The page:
Types Of Mustard & How To Use Each One Correctly
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Most times, we tend to overlook the smaller details about the food we eat, under the impression that most things are more or less the same, after all. On the contrary, it is these unique details that make them so different from each other, which is why certain ingredients or condiments work well with certain types of food. If your introduction to mustard, as a condiment, has been through the tangy kasundi used in Bengali fish curries or the yellow ribbon that comes on top of hot dogs, allow us to give you a full lo-down on the many varieties of mustard and how you could eat them.


This fermented mustard relish is stronger and sharper than any of its contemporary variations. Used liberally in Bengali cooking for curries like kosha mangsho or kasundi maach, it contributes a much-needed pungency to cut the richness of meat dishes or fried food like the vegetable chop.

Mustard Powder

Finely de-coated and ground mustard seeds with a pinch of saffron or turmeric for extra colour, this dry powder works wonders while making kanji, which is the Indian equivalent to kombucha. Dry mustard powder usually has no taste of its own and must be combined with oil or water to release the oils which activate flavour. It also works well in marinades, chutneys and pickles to enhance the taste.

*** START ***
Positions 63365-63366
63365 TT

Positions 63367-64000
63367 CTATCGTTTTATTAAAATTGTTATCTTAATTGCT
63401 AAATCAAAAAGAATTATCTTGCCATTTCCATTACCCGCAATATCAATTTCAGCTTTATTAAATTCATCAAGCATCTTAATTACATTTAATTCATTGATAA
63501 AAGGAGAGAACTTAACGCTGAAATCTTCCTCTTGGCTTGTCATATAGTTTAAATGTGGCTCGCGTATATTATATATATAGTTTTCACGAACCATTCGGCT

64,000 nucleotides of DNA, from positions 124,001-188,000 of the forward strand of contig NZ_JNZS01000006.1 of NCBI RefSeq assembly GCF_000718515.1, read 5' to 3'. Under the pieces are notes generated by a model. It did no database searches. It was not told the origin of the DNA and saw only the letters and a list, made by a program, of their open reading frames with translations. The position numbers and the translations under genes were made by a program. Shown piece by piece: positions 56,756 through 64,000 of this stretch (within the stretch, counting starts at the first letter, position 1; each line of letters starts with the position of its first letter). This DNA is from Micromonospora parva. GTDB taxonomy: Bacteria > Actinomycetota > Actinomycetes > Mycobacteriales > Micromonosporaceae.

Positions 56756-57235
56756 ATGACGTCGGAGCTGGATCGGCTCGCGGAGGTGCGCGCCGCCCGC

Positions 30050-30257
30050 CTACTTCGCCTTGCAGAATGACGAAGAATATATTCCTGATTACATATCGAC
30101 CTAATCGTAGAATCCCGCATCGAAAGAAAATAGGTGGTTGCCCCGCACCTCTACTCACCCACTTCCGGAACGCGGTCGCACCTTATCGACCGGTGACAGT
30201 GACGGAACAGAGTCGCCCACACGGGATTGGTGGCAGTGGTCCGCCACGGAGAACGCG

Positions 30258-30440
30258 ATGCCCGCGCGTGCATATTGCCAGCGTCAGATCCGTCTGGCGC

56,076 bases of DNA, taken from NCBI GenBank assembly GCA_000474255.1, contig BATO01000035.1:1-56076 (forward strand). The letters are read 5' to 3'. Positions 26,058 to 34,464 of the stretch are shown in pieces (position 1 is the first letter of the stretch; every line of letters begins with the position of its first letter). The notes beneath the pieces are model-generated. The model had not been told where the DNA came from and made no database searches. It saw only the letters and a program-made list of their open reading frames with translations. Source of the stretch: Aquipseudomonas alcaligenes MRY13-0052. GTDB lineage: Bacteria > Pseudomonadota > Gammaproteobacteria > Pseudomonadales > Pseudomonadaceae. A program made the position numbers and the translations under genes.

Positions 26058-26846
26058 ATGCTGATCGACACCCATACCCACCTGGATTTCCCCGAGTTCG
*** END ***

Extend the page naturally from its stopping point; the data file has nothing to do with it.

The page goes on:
Honey Mustard

Silky smooth and sweet, honey mustard is typically made by combining mayonnaise, honey, mustard, vinegar and spices. This mustard is perfect to use in dips and sandwiches in order to add a sweet flavour with a tangy aftertaste.

Whole Grain Mustard

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Mustard seeds that have been ground just enough to make a paste but retain their texture, whole grain mustard packs quite the punch with a strong tanginess that is hard to miss. Full of texture, it adds crunch to rich, mayo-based dressings or bland sauces like bechamel.

Brown Mustard

Pungent, spicy and smoky, all at once, this variety gets its colour from the hulls being left behind with the seeds; works well in meaty sandwiches, lunch wraps or savoury spreads. Brown mustard seeds tend to have a natural heat as compared to the yellow ones, which makes the spice more pronounced in this condiment.

Yellow Mustard

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From pop culture references, cartoons and even at hot dog stands in amusement parks, you’d find a squeeze bottle of yellow mustard waiting to be drizzled on hot dogs and burgers. With a crisp tart flavour, this mustard type is mild and can be used on salads or even a grilled cheese sandwich.

Dijon Mustard

This moderately acidic type is a pantry essential to enhance flavours of vinaigrettes and pan sauces. This classic French mustard has been around since the 1800s and traditionally made with white wine.